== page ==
|18 November 2004|
U.S. Clears American Agency to Help Iranian Nobel Peace Prize Winner Arrange U.S. Speaking Engagements
Mayer, Brown, Rowe & Maw LLP
|18 November 2004, Washington, D.C. - Clarifying the scope of the U.S. embargo against Iran, the U.S. government has confirmed that Iranian Nobel Peace Prize winner Shirin Ebadi and her U.S. representative, the Strothman Agency LLC, may work together in arranging speaking engagements for Ms. Ebadi's upcoming visit to the United States.|
Ms. Ebadi, an Iranian human rights lawyer who won the Peace Prize in 2003, plans to speak at a number of public conferences hosted by various American universities and non-profit organizations in early 2005.
Mayer, Brown, Rowe & Maw LLP is representing Ms. Ebadi and the Strothman Agency as pro bono clients in addressing a number of restrictions that the Iran embargo imposes on Ms. Ebadi and the Strothman Agency, relating not only to the arrangements for her speaking engagements, but also to the preparation of Ms. Ebadi's memoirs for publication in the United States.
With respect to the arrangement of speaking engagements, Simeon M. Kriesberg and Carol J. Bilzi of Mayer, Brown's Washington office represented Ms. Ebadi and the Strothman Agency before the U.S. Treasury Department's Office of Foreign Assets Control (OFAC), which is responsible for administering the U.S. embargo against Iran.
Mayer, Brown lawyers contended that the Strothman Agency need not seek a specific license for representing Ms. Ebadi in the arrangement of speaking engagements, because these activities are exempted by OFAC regulations providing a general license for participation in public conferences and similar events. In a two-page letter, OFAC Director Robert Werner agreed, noting "Strothman's provision of services to Ms. Ebadi to facilitate her speaking engagements in the United States is permitted without the need for further authorization from this office."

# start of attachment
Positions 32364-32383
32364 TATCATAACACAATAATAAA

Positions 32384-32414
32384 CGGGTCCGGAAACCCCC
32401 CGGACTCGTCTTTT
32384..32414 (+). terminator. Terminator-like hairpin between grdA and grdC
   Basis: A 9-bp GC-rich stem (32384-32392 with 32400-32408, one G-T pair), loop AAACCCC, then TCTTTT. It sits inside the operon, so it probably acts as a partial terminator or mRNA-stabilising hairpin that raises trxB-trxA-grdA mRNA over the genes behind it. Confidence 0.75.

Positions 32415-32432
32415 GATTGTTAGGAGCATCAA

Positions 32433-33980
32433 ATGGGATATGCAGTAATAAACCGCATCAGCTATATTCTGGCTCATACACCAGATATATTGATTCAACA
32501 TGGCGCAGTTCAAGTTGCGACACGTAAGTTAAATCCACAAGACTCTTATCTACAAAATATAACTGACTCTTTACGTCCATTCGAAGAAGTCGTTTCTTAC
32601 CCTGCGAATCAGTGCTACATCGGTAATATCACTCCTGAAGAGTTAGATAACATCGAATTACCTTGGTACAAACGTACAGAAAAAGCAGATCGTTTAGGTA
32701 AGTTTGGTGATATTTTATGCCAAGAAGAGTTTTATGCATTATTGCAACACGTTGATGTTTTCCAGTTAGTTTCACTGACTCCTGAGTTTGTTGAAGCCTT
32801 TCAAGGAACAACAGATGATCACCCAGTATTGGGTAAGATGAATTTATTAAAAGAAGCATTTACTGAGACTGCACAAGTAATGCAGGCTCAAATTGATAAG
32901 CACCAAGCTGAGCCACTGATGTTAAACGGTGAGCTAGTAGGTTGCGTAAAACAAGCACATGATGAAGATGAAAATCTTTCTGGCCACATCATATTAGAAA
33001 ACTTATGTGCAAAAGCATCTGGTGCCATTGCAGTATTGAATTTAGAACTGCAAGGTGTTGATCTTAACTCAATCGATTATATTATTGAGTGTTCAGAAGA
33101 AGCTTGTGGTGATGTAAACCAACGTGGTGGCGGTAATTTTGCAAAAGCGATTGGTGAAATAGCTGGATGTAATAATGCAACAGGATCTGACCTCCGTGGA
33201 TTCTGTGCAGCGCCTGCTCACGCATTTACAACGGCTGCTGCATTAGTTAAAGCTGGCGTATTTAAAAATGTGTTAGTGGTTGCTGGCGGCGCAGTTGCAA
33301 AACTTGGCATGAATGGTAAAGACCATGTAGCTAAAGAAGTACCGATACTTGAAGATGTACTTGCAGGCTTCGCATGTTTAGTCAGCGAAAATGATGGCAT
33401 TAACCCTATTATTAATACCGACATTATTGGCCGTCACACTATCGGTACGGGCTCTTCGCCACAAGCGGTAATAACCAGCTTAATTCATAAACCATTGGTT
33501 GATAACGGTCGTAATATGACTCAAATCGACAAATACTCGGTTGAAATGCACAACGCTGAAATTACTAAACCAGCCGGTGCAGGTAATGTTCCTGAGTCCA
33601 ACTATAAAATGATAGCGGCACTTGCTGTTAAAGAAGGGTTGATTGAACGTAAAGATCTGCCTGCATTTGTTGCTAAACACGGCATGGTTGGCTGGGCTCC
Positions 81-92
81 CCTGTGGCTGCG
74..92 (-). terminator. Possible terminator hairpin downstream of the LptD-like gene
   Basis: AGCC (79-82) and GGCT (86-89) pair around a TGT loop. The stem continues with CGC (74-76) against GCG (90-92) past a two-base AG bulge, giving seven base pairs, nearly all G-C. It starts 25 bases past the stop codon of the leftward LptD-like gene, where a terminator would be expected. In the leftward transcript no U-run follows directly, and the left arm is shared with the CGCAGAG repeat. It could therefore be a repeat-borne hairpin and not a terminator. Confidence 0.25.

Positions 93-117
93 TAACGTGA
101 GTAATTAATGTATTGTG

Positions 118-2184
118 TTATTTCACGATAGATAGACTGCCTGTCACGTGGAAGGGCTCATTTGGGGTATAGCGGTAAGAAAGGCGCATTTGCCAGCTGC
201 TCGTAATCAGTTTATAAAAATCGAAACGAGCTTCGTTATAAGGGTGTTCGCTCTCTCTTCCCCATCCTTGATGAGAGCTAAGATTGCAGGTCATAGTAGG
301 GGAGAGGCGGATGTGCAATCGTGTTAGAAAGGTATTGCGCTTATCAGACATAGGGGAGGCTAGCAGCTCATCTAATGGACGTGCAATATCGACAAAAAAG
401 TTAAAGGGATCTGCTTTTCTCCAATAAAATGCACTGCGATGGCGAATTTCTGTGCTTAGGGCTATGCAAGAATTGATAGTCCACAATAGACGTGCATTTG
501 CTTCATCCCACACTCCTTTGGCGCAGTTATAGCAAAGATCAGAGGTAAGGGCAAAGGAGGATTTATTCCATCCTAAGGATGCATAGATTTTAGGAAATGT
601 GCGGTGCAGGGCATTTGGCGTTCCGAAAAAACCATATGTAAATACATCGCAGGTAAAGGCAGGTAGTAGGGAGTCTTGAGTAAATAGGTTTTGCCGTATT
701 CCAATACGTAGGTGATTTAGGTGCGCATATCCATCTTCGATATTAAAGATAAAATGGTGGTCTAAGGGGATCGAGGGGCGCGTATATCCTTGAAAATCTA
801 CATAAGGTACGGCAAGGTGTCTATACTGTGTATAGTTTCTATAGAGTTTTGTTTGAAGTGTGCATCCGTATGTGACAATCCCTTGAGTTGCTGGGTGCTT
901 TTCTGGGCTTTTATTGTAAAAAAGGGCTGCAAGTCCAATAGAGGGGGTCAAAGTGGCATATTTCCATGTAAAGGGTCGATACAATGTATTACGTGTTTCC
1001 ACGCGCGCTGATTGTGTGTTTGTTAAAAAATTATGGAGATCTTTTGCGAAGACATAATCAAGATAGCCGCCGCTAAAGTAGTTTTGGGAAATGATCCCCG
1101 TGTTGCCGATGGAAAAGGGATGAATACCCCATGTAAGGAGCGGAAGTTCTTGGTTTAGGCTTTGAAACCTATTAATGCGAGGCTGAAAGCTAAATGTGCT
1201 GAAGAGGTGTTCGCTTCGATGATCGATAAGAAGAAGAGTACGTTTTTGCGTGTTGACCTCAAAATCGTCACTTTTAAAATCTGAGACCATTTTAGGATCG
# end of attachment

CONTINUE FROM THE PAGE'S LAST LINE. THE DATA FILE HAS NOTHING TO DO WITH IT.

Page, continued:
Despite the OFAC letter, Ms. Ebadi and the Strothman Agency continue to face other embargo restrictions with respect to the possible publication of Ms. Ebadi's memoirs in the United States. Ms. Ebadi and the Strothman Agency have sued the United States in federal court in New York to challenge embargo regulations that block the Strothman Agency from helping to edit and prepare Ms. Ebadi's memoirs for American publication. The suit seeks to strike down OFAC regulations broadly restricting the activities that Americans can undertake with respect to the publication of works by authors from embargoed countries such as Iran. The OFAC letter regarding speaking engagements does not resolve the issues raised in Ms. Ebadi's lawsuit regarding publishing activities.
The OFAC regulations relating to publishing works by nationals of embargoed countries were first challenged in a lawsuit filed on September 27, 2004, by the Association of American Publishers Professional and Scholarly Publishing division (AAP/PSP), the Association of American University Presses (AAUP), PEN American Center (PEN), and Arcade Publishing. The lawsuit by Ms. Ebadi and the Strothman Agency was filed on October 26. Philip A. Lacovara, Anthony J. Diana, Ryan P. Farley, Evan A. Creutz, Matthew S. Carrico and Deborah L. Wolmark of Mayer, Brown's New York office are representing Ms. Ebadi and the Strothman Agency in the federal lawsuit.
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